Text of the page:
I’ll write more about my recent fantasy draft later (I did better than I thought I would), but I thought I would scratch out a quick post for anyone preparing for a draft, or trying to find some help after a draft. If you got Hanley Ramirez, then this post is meaningless to you. But for anyone who didn’t draft a shortstop in the early rounds, here’s two players who are likely available in your league and equally likely to have an impact in 2010.
Cabrera was a rule 5 draft pick last year who hadn’t previously played a single game above single-A ball. In 377 at-bats, he put up a very respectable .255 / .342 / .361 with 25 stolen bases and 59 runs scored [baseball-reference.com]. Factor that out to a full season, and you’ve got 93 runs scored and 39 stolen bases. And that assumes he doesn’t grow between his 23rd and 24th birthday. Not bad production out of shortstop for a player owned in only 8% of Yahoo leagues. On the minus side, he’s slated to hit 9th next season [cbssports.com]. On the plus side, David Eckstein holds the current 2 spot in the Padres order. You have to wonder if Cabrera’s OBP and speed doesn’t knock Eckstein out of that spot (especially if Eckstein puts up last season’s .260 / .323 / .334 line–a .323 OBP for a #2 hitter with no power or speed?).
Garaunteed the Brewers’ starting shortstop position and slated to hit 2nd in the order, Escobar has opportunity for huge fantasy upside. If I rank Cabrera a bit higher, it is because the MLB sample size is a bit larger (Escobar has had only 138 MLB plate appearances). It is also because, even in the minors, Cabrera has shown far more plate discipline. Escobar tends to swing (and miss). But his 2008 AA and 2009 AAA season [baseball-reference.com/minors] also show a player who can get on base (.363 and .353 OBP respectively) and steal one once on (combined 76 to 18 SB/CS ratio over those seasons). Hitting second in the order, ahead of Fielder and Braun, should get him some serious runs scored. The question here is whether he has the plate discipline to survive in MLB. His spring training statistics [mlb.com] suggest he does–he’s got a .372 average in 43 at bats. The downside? He’s only walked twice all spring. When the season starts, and pitchers stop throwing junk over the plate, I’ll be watching his BB:K and contact % closely.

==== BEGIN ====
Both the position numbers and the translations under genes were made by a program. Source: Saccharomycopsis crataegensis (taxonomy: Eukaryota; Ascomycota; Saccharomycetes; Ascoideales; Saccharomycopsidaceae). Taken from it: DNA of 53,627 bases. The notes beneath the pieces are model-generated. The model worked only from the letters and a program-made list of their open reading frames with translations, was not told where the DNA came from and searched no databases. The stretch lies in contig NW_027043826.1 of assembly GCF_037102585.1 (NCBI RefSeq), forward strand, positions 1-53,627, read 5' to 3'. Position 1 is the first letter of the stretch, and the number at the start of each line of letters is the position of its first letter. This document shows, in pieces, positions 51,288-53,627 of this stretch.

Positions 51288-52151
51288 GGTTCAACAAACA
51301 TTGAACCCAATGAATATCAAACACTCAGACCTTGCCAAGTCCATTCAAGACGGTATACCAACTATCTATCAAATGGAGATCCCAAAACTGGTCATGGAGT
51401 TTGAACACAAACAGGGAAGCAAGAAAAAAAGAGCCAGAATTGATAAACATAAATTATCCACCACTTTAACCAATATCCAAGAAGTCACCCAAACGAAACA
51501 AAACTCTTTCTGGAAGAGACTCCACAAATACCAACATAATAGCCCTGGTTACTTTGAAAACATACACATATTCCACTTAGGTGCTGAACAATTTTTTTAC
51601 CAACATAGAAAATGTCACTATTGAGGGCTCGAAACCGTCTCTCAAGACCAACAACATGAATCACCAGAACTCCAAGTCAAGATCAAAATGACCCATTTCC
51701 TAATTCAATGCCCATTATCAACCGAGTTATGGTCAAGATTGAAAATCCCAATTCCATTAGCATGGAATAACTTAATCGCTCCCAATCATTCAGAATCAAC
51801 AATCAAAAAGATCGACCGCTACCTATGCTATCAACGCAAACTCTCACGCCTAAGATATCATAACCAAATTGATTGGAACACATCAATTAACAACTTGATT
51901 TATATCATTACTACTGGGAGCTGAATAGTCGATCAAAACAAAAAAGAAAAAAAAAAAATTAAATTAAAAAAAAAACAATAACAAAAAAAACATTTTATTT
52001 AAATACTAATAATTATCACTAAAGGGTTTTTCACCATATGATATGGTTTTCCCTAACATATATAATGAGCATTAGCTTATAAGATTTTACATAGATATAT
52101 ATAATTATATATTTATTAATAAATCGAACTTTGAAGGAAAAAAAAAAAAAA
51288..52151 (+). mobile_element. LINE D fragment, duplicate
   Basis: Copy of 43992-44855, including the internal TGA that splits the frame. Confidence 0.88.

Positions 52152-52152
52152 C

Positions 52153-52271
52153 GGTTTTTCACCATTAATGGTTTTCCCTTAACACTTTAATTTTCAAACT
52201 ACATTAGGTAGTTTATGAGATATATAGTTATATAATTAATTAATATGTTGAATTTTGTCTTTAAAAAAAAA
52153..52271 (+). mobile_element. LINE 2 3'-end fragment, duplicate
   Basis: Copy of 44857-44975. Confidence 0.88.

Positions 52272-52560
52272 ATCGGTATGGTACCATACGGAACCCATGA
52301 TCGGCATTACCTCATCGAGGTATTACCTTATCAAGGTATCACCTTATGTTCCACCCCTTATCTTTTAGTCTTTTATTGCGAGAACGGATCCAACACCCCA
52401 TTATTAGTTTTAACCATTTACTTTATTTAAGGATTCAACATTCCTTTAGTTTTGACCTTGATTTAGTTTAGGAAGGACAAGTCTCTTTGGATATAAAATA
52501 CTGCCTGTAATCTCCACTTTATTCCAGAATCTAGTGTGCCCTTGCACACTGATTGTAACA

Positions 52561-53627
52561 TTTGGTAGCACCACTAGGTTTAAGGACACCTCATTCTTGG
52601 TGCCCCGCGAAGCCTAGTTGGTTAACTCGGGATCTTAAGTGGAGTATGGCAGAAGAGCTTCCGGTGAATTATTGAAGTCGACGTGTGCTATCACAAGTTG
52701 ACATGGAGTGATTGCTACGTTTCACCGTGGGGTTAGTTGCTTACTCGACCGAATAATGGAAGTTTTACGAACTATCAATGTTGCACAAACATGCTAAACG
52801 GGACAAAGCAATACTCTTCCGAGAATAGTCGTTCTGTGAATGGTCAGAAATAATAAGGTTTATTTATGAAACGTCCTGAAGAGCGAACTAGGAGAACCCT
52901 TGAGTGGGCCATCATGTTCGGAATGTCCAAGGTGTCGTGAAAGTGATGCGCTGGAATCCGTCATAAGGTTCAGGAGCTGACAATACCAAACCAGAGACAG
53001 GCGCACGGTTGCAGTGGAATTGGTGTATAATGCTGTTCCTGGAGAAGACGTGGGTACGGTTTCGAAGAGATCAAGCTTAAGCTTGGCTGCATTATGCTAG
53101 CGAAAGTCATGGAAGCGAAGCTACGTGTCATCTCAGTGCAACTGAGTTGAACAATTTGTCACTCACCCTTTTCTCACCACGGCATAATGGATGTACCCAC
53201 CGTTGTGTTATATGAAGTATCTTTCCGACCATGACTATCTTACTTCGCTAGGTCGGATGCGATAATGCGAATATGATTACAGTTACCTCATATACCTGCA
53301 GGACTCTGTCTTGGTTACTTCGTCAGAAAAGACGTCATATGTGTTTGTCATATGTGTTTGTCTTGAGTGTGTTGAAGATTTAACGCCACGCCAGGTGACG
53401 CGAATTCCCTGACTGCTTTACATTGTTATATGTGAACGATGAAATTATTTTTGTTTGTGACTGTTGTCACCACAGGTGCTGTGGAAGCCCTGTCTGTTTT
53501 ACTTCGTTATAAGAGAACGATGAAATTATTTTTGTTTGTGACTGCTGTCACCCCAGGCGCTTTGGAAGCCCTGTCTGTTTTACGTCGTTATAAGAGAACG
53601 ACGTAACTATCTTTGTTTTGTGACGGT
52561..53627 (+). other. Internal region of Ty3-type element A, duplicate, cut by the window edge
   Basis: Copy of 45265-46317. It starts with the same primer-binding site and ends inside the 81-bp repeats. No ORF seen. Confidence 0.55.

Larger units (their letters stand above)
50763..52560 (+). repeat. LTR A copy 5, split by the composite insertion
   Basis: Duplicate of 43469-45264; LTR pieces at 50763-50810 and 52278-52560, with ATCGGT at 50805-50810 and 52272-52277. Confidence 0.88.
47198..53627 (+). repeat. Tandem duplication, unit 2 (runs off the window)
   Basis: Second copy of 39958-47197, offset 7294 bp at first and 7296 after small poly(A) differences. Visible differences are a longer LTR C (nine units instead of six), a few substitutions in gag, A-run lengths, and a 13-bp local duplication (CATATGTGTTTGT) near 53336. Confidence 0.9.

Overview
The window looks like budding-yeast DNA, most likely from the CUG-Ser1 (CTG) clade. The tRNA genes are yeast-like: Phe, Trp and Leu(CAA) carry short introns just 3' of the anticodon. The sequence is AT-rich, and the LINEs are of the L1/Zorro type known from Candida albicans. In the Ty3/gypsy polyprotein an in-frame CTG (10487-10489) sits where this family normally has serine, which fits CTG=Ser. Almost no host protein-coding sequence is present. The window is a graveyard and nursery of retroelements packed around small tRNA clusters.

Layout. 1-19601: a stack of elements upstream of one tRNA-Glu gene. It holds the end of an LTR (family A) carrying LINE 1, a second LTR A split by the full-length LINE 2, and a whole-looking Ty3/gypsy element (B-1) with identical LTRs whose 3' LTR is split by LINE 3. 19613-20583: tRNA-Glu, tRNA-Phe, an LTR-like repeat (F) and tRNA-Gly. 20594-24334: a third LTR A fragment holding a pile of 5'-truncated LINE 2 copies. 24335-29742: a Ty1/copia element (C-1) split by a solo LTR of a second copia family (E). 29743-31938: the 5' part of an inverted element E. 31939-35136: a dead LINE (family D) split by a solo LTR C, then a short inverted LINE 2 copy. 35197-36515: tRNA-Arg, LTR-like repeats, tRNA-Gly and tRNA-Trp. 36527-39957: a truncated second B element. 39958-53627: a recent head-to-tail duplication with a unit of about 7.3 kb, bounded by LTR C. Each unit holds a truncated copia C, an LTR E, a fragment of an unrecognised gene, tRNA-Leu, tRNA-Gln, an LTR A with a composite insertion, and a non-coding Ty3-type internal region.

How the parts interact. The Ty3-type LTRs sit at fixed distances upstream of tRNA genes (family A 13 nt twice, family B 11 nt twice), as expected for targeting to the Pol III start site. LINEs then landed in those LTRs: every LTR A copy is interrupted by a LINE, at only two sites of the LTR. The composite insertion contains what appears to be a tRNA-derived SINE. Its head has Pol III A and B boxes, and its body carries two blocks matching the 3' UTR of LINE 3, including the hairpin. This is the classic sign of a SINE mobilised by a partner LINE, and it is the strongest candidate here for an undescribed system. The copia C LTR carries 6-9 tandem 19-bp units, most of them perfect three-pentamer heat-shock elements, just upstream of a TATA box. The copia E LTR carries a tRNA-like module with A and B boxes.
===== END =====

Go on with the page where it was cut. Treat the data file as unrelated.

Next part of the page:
Again, these guys aren’t going to make the all-start team. But if you’re looking at Marco Scutaro, Rafael Furcal, or Erick Aybar at SS, you might want to take a flyer on these potentially productive two-category players.